Is it a personal tragedy when the pupil outdoes the teacher? Or does it fill him with pride? Carl Reinecke (1824-1910) is an unknown unknown. His students however are well-known or at least known unknown composers i.e. unknown by the general public, but a reference for experts like the readers of this blog: Max Bruch, Leos Janacek, Edvard Grieg and Julius Röntgen. I think it is safe to say that Reinecke’s four students outdid their teacher in terms of celebrity. But they rival him in terms of excellence in composition remains to be seen.
A few weeks ago I finished reading a monumental double biography of Adolf Hitler and Joseph Stalin – well written and extremely interesting, as I elaborate in a review on my other blog, but depressing at times. Add the grey and wet weather we experienced in January – not exactly what makes me feel hopeful and optimistic. Luckily there is music to help me and you overcome such moments, music like that joyful Quartet in E flat major that Felix Mendelssohn wrote in 1823.
Hours full of pain – not exactly a selling argument! But this is the title the composer Gabriel Dupont gave a piano cycle he wrote in 1904: Les Heures Dolentes. If you listen to the recording by Stéphane Lemelin, you will at once hear that title is well deserved and that no one ever has described in a more beautiful way the slowly passing, monotonous hours when you try to recover from really bad news, these moments when you feel paralyzed, unable to speak, unable to move, when you stare in front of you aimlessly, absent-minded. This singular mood when all seems lost and life makes no sense anymore.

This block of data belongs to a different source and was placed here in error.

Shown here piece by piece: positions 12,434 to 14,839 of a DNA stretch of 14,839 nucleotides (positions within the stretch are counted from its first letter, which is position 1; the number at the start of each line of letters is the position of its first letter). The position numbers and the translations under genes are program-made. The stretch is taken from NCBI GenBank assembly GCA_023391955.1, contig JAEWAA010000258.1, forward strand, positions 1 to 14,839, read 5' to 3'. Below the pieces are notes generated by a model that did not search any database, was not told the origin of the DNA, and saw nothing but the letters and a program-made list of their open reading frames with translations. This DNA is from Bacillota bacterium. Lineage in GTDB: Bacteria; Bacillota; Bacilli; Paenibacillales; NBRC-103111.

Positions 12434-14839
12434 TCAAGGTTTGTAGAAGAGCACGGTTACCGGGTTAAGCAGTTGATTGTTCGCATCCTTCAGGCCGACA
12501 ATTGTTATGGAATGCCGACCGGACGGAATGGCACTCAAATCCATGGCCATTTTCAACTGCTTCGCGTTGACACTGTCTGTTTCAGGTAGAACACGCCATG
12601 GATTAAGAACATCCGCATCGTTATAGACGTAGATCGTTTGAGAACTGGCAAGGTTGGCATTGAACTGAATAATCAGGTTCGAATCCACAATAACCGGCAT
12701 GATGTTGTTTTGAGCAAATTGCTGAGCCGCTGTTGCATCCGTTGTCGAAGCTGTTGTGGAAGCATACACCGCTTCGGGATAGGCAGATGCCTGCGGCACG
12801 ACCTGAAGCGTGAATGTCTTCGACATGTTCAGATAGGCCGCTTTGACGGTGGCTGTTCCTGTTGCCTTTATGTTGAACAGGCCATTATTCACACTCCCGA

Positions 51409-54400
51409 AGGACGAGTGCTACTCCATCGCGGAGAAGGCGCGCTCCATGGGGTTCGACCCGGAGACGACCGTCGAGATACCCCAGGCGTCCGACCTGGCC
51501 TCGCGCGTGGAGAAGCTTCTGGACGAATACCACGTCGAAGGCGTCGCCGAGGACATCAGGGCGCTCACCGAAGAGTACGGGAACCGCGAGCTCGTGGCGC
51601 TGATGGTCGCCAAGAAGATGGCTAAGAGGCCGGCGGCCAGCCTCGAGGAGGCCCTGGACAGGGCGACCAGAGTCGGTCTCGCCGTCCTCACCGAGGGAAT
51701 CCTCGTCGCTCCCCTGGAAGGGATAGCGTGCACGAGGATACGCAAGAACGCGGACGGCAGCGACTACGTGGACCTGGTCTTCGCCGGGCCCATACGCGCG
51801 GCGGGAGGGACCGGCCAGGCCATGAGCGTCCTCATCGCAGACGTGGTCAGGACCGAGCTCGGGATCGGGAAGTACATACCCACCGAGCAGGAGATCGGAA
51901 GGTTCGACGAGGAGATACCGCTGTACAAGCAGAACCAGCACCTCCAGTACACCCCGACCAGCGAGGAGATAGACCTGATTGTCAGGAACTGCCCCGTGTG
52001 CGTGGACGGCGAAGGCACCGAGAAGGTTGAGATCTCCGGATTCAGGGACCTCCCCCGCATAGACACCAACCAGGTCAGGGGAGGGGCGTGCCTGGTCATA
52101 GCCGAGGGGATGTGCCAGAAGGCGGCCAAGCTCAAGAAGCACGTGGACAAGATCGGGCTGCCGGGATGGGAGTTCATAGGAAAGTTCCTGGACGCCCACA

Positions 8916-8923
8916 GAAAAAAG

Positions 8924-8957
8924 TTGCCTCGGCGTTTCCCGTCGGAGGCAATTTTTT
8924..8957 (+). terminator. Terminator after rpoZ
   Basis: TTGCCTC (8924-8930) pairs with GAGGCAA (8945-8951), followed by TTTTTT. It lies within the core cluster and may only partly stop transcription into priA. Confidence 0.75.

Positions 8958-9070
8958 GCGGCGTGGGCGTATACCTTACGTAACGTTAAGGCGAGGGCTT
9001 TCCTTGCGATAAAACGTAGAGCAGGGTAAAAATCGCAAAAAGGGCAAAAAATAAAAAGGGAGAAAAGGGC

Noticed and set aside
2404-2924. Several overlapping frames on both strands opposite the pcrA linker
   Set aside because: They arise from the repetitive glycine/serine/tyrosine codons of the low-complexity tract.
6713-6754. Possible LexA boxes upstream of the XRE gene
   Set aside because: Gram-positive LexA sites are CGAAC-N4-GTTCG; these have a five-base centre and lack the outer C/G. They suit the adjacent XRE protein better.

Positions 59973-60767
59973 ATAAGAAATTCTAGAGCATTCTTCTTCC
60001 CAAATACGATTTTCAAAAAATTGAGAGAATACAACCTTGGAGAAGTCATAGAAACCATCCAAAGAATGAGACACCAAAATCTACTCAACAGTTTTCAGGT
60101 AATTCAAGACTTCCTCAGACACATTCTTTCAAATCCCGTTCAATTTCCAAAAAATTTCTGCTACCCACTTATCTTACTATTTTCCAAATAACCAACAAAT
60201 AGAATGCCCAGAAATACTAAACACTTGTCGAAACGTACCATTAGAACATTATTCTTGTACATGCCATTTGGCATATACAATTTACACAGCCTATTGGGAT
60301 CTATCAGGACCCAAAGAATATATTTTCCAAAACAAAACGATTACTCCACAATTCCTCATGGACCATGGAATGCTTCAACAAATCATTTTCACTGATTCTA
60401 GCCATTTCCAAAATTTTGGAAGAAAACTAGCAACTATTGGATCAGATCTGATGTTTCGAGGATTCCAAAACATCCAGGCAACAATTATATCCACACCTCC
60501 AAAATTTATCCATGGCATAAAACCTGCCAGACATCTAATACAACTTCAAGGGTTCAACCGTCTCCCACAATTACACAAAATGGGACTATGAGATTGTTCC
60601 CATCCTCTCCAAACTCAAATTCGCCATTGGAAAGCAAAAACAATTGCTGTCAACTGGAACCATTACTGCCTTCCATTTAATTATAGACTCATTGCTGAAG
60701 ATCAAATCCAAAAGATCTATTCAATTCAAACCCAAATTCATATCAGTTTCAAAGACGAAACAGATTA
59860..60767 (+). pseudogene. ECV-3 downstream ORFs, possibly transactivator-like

Midnight. This specific time, this specific mood. The house is calm, everyone has gone to bed except the cat and me. A specific constellation. It is one of the moments that inspiration strikes me. I started to read a biography about the German pianist Grete Sultan (1906-2005) tonight while I was listening to Robert Schumann’s Fantasy in C major, Op. 17, performed by Grete Sultan. The urgent need to penetrate the music, to dream and drift, to write. Now.